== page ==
The Truth about Hardware-based Security: Why Everyone Claims to Have It and Why Almost No One Actually Does

When you turn on your computer, a BIOS chip is fired up which tells the computer where to look for the operating system (OS). It does this by activating a boot loader which looks for something called the kernel. The kernel does all the real work. It finds all the information to run the firmware connected to the computer (keyboard, mouse, drives, etc.). It also mediates between the hardware and the software. It is important to understand this vital role of the kernel to understand the difference between true and pseudo hardware separation and its relation to cyber security.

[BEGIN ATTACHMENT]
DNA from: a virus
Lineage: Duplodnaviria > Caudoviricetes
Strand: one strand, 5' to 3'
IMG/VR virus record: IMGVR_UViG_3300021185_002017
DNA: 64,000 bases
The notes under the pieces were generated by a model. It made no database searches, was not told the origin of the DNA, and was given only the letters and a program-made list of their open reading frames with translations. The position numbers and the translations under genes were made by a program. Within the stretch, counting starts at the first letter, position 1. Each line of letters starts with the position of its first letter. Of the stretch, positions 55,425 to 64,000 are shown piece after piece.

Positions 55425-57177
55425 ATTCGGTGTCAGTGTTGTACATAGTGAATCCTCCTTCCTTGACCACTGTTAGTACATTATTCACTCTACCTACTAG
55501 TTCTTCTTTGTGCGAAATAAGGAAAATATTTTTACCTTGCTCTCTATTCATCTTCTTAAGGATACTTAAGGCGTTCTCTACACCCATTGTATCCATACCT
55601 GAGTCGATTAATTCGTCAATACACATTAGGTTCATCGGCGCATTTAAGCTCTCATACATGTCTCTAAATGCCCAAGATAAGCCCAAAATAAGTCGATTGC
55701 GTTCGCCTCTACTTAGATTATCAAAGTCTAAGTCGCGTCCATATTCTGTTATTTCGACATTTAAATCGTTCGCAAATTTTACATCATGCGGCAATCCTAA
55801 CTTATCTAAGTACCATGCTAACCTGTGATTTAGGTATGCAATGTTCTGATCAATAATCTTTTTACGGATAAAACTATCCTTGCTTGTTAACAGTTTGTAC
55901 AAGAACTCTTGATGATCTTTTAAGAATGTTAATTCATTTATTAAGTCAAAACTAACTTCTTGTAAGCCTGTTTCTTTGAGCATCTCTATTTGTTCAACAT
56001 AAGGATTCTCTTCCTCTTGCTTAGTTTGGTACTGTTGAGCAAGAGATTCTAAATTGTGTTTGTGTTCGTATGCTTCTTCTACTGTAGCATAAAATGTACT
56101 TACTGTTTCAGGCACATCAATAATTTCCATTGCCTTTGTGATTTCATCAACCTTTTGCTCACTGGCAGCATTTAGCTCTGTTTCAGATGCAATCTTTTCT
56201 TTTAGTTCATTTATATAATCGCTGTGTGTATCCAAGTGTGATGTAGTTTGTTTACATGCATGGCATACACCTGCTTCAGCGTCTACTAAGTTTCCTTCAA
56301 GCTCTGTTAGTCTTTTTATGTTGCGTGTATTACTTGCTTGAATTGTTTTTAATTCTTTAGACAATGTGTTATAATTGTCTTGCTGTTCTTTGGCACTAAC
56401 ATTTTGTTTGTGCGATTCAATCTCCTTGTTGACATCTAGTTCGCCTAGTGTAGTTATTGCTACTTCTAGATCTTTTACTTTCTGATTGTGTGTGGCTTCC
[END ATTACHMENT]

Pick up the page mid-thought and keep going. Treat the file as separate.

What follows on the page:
The idea that important data should be kept safe by separating it somehow from normal data forms the basis for all cyber security architectures. The best you can do is to have important data stored on a separate computer, physically and electronically isolated from all other computers and devices. This, however, doesn’t meet today’s standards of practicality. The ubiquity of mobile devices and their importance in facilitating efficient enterprise operations means that access to important data must be allowed but controlled at the same time. Data must be protected from irresponsible employee browsing and other behavior but, at the same time, must not overly restrict an employee’s private activity.  To this end, a variety of solutions have been developed. These include use of ‘The Cloud’, containerization, virtualization, and sandboxing. All of these can be considered as software solutions to data separation, and therein lies the problem. Because these are software solutions to security, cyber criminals have had no problems in finding flaws in the software code to compromise networks. Flawed software solutions to cyber security include such highly touted security architectures as Samsung’s Knox and Blackberry’s Secure Work Space.